Origami: an eternal and pop-culture favorite
10/04/2012 10:03 AM
10/04/2012 10:03 AM
There’s more to origami than cranes.
It started centuries years ago, likely in Japan, and has had widespread appeal ever since. New variations appear all the time. Traditionalists will enjoy “Amazing Origami” and pop-culture enthusiasts can try their hand at folding Darth Vader’s black helmet.
Chris Alexander, author of “Star Wars Origami,” had been enthralled by “Star Wars” since the movie entered theaters in 1977.
“I saw the original “Star Wars” when it first came out,” he said at Celebration VI, a “Star Wars” convention held in Orlando, Florida. “I have been a fan ever since. I started doing origami when I was 4, so that would be 1969, so I have been an origami fan since then. Everyone always wants to put their hobbies together, this is my result.”
Alexander, whose real life job is a Los Angeles air traffic controller, says, “The Internet made it really accessible to everybody. So, now it’s just getting more and more popular as time goes on.”
“Amazing Origami” takes a more traditional look at paper folding. The introduction points out that “in Japanese ‘ori’ means to fold and ‘gami’ means paper.”
With 144 beautifully patterned sheets of paper, you can make seventeen different origami models running from a Luna moth, swan, Magnolia blossom and even a goldfish Koi. The diagrams are by Michael G. LaFosse or Gay Merrill Gross.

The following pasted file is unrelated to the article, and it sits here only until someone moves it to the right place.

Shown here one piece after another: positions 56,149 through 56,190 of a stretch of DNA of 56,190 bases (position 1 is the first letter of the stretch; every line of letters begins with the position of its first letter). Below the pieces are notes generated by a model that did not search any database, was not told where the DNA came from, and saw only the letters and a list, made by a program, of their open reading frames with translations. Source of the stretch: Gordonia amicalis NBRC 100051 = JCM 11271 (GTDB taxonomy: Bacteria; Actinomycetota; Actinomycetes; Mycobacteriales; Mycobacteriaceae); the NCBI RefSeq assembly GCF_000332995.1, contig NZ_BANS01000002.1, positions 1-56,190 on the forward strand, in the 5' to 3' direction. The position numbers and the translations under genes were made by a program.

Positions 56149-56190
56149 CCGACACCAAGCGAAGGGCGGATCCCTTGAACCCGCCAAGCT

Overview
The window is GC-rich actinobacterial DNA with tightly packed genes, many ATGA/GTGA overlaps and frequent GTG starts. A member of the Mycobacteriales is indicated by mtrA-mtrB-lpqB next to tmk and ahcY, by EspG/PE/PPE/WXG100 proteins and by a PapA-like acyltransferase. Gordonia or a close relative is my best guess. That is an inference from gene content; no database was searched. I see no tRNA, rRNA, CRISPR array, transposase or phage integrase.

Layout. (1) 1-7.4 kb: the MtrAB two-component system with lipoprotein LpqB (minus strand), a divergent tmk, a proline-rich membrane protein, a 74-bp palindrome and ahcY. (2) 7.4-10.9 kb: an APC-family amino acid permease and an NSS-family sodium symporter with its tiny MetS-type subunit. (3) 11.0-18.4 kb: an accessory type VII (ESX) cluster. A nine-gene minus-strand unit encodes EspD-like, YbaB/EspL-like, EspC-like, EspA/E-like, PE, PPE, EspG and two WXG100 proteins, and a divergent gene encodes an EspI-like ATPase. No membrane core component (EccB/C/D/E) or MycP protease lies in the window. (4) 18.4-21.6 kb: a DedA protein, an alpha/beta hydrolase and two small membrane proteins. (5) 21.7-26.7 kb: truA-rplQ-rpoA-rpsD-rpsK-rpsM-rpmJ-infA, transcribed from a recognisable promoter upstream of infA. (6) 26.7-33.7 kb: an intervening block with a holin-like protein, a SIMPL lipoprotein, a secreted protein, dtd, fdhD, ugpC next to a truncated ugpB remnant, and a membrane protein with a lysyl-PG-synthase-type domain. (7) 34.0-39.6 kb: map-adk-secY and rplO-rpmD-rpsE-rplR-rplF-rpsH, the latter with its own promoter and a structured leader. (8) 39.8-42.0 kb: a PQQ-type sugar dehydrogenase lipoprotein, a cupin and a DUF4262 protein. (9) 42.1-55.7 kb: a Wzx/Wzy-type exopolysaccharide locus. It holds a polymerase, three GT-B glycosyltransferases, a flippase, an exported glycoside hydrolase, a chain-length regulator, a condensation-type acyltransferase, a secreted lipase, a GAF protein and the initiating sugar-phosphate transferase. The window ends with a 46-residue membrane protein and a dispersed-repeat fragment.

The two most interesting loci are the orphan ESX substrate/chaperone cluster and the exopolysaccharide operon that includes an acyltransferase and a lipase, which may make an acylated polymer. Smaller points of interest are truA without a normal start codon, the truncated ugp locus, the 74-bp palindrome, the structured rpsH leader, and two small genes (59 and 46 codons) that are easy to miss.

All the authors point out that you need to practice, practice, practice, before trying out the enclosed papers. “Star Wars Origami” includes printed sheets as well.
Alexander fell into making “Star Wars” origami by accident. He was teaching children how to fold a penguin, turned it on its side, and realized “you have a B-wing starfighter” from “Star Wars: Return of the Jedi,” something in-depth fans of the films would recognize.
Visiting a friend who was also a big “Star Wars” fan, he showed off the B-wing and an X-wing fighter he’d folded. His friend told him to write a book about them.
“I said I can’t. I don’t know how to write, I don’t know how to invent, I don’t know how to design them, put them on paper, and he said, ‘so teach yourself,’” says Alexander. Fifteen years later, his book has been published. It has 36 designs including lightsabers, R2-D2 ‘droid, the Wookiee Chewbacca and an Imperial shuttle.
He’s made extensive origami sets for the stars of the movies including “an elaborate display I made to George Lucas. He said it was amazing.”